Uber agrees to list all New York City taxis on its app

Company says it listed 122,000 taxis on its app in 2021 – four times more than in 2020

Related video: Ride-Share Drivers Strike Over Uber, Lyft Fuel Surcharges

Uber has agreed to list all New York City taxis on its app.

The deal comes amid a driver shortage for the ride-hailing service and could also mean more customers for taxi drivers after business slowed during the pandemic.

The Wall Street Journal first reported the news on Thursday.

It’s the first citywide deal of its kind in the US. Uber has made similar agreements with taxi operators abroad and riders can book taxis in multiple US cities if cab drivers have agreed to appear on the app.

New York is one of Uber’s most important areas for business and it has been a battleground between the company and the city’s yellow taxis.

Uber global mobility chief Andrew Macdonald said the deal is “bigger and bolder than anything we’ve done,” according to The Journal.

The deal is set to be put into action later this spring. The agreement means that the New York City Taxi and Limousine Commission’s (TLC) own ride-hailing software will be connected to Uber’s.

Uber says that the apps that will be connected to their own software are used by around 14,000 taxi drivers in New York City.

The fare for Uber X and taxis will be similar. New York City Uber drivers get a minimum time and distance rate established by the TLC, but Uber claims that its drivers tend to earn more.

Taxi drivers picking up Uber passengers will be paid using the same mechanism.

The taxi meters charges riders on a different calculus, meaning cab drivers can be paid more, less, or at the same level as Uber drivers depending on each individual journey.

Uber said taxi drivers will be able to see their estimated pay before a journey and may choose to decline if they don’t believe that it’s worth it.

Uber and its taxi partners will get a part of each fare, but the companies haven’t revealed the terms. Towards the end of last year, Uber’s global average take rate was 20 per cent.

Uber, who once wanted to disrupt the taxi sector, has said that they want to list all taxis in the world on its app by 2025. “It’s certainly ambitious,” Mr Macdonald said, according to The Journal. “I certainly think it’s possible.”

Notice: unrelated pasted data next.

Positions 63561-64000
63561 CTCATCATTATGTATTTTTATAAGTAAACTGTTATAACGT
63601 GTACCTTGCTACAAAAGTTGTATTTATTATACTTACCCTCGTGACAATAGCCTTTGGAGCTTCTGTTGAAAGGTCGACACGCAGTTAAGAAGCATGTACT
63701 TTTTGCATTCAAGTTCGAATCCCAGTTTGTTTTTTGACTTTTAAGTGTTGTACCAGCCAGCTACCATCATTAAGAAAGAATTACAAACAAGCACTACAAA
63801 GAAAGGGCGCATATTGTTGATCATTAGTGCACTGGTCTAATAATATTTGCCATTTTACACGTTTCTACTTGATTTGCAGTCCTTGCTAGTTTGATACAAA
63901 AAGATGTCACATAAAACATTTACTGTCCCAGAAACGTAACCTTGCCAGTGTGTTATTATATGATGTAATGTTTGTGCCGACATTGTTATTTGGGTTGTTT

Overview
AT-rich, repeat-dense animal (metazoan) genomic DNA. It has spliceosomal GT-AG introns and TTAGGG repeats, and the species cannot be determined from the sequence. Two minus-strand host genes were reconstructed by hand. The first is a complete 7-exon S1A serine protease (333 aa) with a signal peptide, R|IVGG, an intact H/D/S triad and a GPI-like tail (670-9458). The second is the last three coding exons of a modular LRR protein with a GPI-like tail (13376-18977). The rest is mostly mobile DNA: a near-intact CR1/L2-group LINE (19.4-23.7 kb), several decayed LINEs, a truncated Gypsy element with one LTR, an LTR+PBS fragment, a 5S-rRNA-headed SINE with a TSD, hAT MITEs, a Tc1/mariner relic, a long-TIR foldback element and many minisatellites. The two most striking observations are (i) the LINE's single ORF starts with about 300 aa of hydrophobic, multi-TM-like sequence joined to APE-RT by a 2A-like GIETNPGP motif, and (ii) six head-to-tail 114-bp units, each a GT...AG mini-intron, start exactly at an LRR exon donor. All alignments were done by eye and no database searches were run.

New York City deputy mayor overseeing the TLC, Meera Joshi, said the deal creates opportunities for cab drivers “without adding more and more cars”.

“The word ‘disruption’ was almost in some way a superficial word,” she added, noting that while Uber changed the business, it didn’t end the taxi sector.

Unions and taxi lobbyists in several countries have launched court cases that banned Uber and regulators have scrutinized its gig-work model. Cab drivers in cities like London, Paris, and Rome have protested against Uber.

Uber first began working with taxis abroad in markets where the company was struggling. It expanded the strategy when it helped its business grow, and Uber’s efforts to attract taxi drivers increased during the pandemic.

Uber says it listed 122,000 taxis on its app in 2021 – a four-fold increase compared to 2020.

Register for free to continue reading

Registration is a free and easy way to support our truly independent journalism

By registering, you will also enjoy limited access to Premium articles, exclusive newsletters, commenting, and virtual events with our leading journalists

Please enter a valid email
Please enter a valid email
Must be at least 6 characters, include an upper and lower case character and a number
Must be at least 6 characters, include an upper and lower case character and a number
Must be at least 6 characters, include an upper and lower case character and a number
Please enter your first name
Special characters aren’t allowed
Please enter a name between 1 and 40 characters
Please enter your last name
Special characters aren’t allowed
Please enter a name between 1 and 40 characters
You must be over 18 years old to register
You must be over 18 years old to register
Opt-out-policy
You can opt-out at any time by signing in to your account to manage your preferences. Each email has a link to unsubscribe.

By clicking ‘Create my account’ you confirm that your data has been entered correctly and you have read and agree to our Terms of use, Cookie policy and Privacy notice.

This site is protected by reCAPTCHA and the Google Privacy policy and Terms of service apply.

Already have an account? sign in

By clicking ‘Register’ you confirm that your data has been entered correctly and you have read and agree to our Terms of use, Cookie policy and Privacy notice.

This site is protected by reCAPTCHA and the Google Privacy policy and Terms of service apply.

Register for free to continue reading

Registration is a free and easy way to support our truly independent journalism

By registering, you will also enjoy limited access to Premium articles, exclusive newsletters, commenting, and virtual events with our leading journalists

Already have an account? sign in

By clicking ‘Register’ you confirm that your data has been entered correctly and you have read and agree to our Terms of use, Cookie policy and Privacy notice.

This site is protected by reCAPTCHA and the Google Privacy policy and Terms of service apply.

Join our new commenting forum

Join thought-provoking conversations, follow other Independent readers and see their replies

Comments

Thank you for registering

Please refresh the page or navigate to another page on the site to be automatically logged inPlease refresh your browser to be logged in